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The Buffalo Sabres should get excited for Jack Eichel

Immature reaction from general manager Murray overshadows Eichel's promise


This year, the Buffalo Sabres even lost at losing. Thanks to an unfortunate twist of fate in the lottery, the team’s hard-fought last-place position in the NHL was for naught.

And thanks for General Manager Tim Murray’s adolescent reaction, even the team’s offseason started on a sour note.

Despite the Sabres’ concerted efforts to tank in order to ensure a spot at the bottom of the rankings, the team ended up with the second overall draft pick, losing the first spot to the almost-as-terrible Edmonton Oilers, who have won the draft four times in the last six years.

Apparently the Oilers are far more skilled at winning the lottery than achieving victory on the ice, and they’re definitely luckier than the Sabres – this is the second year in a row that Buffalo lost the first round pick out of sheer bad luck.

So it’s understandable that Murray would be frustrated. But his public reaction is indefensible.

Murray stated that he was “disappointed” for Sabres fans and that the team would have to “deal with it.”

If Murray’s comments only had relevance to the lottery results themselves, to the Sabres’ bad luck and unpleasant past season, his comments wouldn’t be so problematic.

But unfortunately, Murray’s openly expressed disappointment also acts as a blatant insult to the player the team is likely to pick up now that they have the second round pick.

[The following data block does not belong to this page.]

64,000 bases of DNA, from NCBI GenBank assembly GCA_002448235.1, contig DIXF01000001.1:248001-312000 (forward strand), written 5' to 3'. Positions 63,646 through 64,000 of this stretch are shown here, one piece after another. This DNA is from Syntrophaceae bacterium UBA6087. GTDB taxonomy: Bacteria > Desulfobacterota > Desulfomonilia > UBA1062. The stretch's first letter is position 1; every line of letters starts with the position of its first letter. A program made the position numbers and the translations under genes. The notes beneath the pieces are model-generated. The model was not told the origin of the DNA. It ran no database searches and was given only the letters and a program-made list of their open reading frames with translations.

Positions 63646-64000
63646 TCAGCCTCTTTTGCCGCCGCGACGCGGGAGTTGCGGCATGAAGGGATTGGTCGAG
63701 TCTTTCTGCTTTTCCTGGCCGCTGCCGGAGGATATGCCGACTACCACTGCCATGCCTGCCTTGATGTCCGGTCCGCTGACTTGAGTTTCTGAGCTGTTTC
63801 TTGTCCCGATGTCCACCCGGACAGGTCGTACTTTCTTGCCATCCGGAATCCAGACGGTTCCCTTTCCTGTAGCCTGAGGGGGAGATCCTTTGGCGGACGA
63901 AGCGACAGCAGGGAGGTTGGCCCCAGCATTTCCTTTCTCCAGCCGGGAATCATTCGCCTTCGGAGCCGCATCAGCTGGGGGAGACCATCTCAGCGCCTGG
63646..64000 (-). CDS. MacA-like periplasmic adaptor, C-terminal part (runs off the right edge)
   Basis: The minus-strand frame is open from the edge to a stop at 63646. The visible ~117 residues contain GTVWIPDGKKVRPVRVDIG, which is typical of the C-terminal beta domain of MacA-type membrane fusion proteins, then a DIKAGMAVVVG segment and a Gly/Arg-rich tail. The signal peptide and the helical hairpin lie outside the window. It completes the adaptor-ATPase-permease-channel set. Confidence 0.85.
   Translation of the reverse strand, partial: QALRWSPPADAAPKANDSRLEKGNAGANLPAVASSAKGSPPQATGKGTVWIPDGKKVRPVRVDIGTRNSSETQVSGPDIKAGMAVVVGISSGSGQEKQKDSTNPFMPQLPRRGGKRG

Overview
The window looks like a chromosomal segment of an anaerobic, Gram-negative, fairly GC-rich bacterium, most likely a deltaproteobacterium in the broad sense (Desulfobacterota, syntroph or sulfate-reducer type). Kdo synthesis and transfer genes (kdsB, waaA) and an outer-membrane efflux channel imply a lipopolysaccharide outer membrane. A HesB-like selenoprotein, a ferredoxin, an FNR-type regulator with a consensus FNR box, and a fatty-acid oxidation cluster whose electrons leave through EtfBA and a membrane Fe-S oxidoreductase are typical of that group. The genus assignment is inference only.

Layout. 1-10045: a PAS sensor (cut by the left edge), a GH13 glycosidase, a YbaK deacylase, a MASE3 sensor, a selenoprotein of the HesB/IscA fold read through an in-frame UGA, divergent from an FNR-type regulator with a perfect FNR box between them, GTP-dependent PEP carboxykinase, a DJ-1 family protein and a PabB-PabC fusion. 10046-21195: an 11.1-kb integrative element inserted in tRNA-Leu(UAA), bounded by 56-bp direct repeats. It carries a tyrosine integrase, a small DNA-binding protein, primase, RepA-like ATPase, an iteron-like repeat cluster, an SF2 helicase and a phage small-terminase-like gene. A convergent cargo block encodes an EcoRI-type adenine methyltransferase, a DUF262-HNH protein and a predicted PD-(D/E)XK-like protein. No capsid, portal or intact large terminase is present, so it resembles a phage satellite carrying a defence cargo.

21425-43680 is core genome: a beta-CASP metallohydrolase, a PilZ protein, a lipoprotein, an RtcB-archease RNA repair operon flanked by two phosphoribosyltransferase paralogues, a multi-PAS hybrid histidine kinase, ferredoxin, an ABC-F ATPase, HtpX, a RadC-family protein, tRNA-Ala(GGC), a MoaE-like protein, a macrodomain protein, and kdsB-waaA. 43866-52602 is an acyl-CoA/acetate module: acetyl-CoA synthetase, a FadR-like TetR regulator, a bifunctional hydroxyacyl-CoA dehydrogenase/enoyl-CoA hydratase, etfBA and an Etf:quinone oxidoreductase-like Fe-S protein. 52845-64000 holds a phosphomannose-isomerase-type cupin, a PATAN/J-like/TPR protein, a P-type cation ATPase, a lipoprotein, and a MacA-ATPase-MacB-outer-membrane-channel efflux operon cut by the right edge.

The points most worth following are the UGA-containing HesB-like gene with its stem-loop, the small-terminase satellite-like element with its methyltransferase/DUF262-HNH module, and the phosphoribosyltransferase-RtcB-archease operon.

Because the Oilers now have the chance to snatch up Connor McDavid – arguably the most promising draft pick since Sidney Crosby and widely considered to be a once-in-a-generation player – the Sabres are left with the number two guy Jack Eichel.

To Murray, apparently, Eichel is a disappointment.

In reality, he’s a star.

He’s not McDavid, but that’s pretty much his only flaw.

With commentators already predicting his future spot in the Hall of Fame and praising everything from his size to his playmaking ability, the current Boston University standout can make a real difference for the Sabres.

Both Eichel and McDavid are top-tier picks and Murray should have been prepared to celebrate the prospect of either player.

Certainly losing the lottery was a blow, but it shouldn’t have come as a complete shock – Murray knew the odds going in.

As the general manager of an NHL team, Murray should be able to maintain a level of professionalism at critical times like these.

His reaction is especially problematic because Eichel hasn’t even committed to leaving school to join the NHL yet. If he’s legitimately on the fence, hearing Murray’s negative opinion of him could do real damage.

The Sabres lost all season, but they didn’t lose much in the lottery – Eichel can still be a boost to the roster next year. That much is obvious, or at least it should be. Clearly, Murray didn’t get the message.

The Editorial Board can be reached at editorial@ubspectrum.com


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